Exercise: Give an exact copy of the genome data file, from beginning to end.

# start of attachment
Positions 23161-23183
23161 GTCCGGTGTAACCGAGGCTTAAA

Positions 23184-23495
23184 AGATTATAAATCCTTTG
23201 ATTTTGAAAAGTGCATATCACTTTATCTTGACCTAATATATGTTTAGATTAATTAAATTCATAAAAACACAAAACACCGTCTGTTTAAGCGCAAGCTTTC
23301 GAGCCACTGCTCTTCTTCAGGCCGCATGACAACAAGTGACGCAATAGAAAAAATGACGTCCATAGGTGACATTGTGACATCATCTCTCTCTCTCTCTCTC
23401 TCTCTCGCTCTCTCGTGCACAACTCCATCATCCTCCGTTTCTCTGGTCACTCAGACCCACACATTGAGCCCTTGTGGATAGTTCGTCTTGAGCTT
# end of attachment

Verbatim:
Positions 23161-23183
23161 GTCCGGTGTAACCGAGGCTTAAA

Positions 23184-23495
23184 AGATTATAAATCCTTTG
23201 ATTTTGAAAAGTGCATATCACTTTATCTTGACCTAATATATGTTTAGATTAATTAAATTCATAAAAACACAAAACACCGTCTGTTTAAGCGCAAGCTTTC
23301 GAGCCACTGCTCTTCTTCAGGCCGCATGACAACAAGTGACGCAATAGAAAAAATGACGTCCATAGGTGACATTGTGACATCATCTCTCTCTCTCTCTCTC
23401 TCTCTCGCTCTCTCGTGCACAACTCCATCATCCTCCGTTTCTCTGGTCACTCAGACCCACACATTGAGCCCTTGTGGATAGTTCGTCTTGAGCTT